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Nashville’s new MLS soccer franchise agrees to sponsor All-American 400

Barry Cantrell

In what could best be described as an olive branch or gesture of good faith, the owner of the approved Major League Soccer franchise in Nashville has agreed to become a sponsor of next weekend’s All-American 400 Super Late Model weekend at Fairgrounds Speedway.

John R. Ingram is the Middle Tennessee-based philanthropist and businessman that spearheaded the creation of a Nashville MLS team that will soon play in a stadium built on a portion of the Fairgrounds property — right next to the historic 0.596-mile short track.

Both entities have been in the news this summer with NASCAR and Speedway Motorsports Inc. courting the City of Nashville for a possible Monster Energy NASCAR Cup Series date, an endeavor that would  require at least $30 million.

Meanwhile, the city also courted a Major League Soccer franchise, one that was ultimately approved alongside a stadium built next to the track. Some supporters of the race track believe the two can’t coexist and soccer may spell the end for racing at the century-old facility.

However, Speedway Motorsports Inc. chairman Marcus Smith has stated a conviction that the two can work together to create a premiere sports and entertainment complex in the Music City.

In agreeing to sponsor portions of the All-American 400, Ingram has offered a gesture of cooperation between the Formosa family that holds the race track lease and the soccer franchise.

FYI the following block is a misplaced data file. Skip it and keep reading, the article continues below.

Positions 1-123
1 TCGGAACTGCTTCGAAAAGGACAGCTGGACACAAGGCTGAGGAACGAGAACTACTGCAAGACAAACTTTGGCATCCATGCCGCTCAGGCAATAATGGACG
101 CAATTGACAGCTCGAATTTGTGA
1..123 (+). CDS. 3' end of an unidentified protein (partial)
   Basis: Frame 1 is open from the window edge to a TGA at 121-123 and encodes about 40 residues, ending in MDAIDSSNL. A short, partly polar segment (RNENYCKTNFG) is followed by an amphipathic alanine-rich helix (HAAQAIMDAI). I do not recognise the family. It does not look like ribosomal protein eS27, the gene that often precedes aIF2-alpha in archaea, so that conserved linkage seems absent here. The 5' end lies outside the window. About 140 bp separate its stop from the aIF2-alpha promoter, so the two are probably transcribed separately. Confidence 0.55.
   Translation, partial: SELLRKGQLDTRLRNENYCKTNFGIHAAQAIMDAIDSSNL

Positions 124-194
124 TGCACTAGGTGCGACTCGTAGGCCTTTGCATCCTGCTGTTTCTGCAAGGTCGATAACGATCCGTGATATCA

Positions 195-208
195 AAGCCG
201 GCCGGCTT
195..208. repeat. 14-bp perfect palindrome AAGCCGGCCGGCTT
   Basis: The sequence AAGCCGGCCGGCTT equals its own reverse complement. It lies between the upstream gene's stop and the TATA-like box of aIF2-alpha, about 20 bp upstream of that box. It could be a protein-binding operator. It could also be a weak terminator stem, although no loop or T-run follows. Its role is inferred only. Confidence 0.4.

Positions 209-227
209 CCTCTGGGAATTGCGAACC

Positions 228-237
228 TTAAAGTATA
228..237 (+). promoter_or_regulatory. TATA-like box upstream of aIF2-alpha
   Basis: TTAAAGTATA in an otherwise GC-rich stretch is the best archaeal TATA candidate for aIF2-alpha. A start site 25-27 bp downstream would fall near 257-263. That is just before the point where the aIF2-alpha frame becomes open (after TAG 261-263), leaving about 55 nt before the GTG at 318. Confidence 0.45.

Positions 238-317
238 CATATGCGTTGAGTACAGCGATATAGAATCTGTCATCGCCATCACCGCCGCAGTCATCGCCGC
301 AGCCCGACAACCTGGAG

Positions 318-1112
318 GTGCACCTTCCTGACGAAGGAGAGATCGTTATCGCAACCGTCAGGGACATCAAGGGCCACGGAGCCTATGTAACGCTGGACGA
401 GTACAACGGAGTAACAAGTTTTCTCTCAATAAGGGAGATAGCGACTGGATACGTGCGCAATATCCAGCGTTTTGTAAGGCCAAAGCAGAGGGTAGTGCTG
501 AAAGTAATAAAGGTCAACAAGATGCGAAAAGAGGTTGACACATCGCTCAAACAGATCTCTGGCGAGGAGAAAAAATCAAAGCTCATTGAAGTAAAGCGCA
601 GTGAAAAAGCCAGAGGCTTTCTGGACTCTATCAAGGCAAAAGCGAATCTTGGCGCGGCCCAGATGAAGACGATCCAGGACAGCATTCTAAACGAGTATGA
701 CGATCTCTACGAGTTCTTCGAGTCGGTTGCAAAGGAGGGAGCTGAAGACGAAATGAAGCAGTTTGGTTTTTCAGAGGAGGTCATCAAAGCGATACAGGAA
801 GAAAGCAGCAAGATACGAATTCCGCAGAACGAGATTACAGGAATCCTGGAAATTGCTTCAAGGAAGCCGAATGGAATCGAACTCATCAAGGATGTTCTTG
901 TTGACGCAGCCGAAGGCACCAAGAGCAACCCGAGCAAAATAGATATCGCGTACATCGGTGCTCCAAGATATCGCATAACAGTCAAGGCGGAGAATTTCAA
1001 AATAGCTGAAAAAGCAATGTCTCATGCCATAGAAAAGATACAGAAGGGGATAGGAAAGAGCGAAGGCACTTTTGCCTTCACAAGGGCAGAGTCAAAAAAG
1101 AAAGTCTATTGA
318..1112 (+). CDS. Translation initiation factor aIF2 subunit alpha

“Nashville SC and I are very happy to be future neighbors of racing at the Fairgrounds and proud to be a sponsor of the 34th Annual All American 400,” Ingram said in a statement. “We have developed a great relationship with Tony and Claire Formosa, and look forward to working together for the benefit of racing and soccer now and in the years to come.”

Specifically, Nashville SC will be an associate sponsor of the All-American 400 weekend and the primary sponsor of Saturday’s festivities.

Speedway vice president Claire Formosa says this was an important moment in fostering a beneficial working relationship between the two.

“I am excited to have a working relationship with John Ingram and his entire team,” Formosa said. “I feel very confident that with the Ingram family steering the MLS ship that the Speedway will always remain an important part of the history of the Fairgrounds Nashville future development.

“I hope that this is a step in the right direction showing racers and fans that both Soccer can work together going forward to make the property a huge success.”

The All-American 400 is the longest Super Late Model race in the country and has been contested every year in some form since 1981. It has been won by the likes of Rusty Wallace, Darrell Waltrip, Jeff Purvis, Chase Elliott, Daniel Hemric, John Hunter Nemechek and Bubba Pollard.

The event begins on Saturday, Nov. 2 with tech and pit parking. Track activity begins on Satruday Nov. 3 with practice and qualifying for the Late Models and racing for local divisions.

Race day is Sunday, Nov. 4 with a 100-lap Pro Late Model race and the 400-lap All-American 400 for the Super Late Models.

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Matt Weaver is the owner and founder of Short Track Scene. Weaver grew up in the sport, having raced himself before becoming a reporter in college at the University of South Alabama. He is also the associate motorsports editor of Autoweek Magazine and its website, which allows him to cover the highest levels of the sport.

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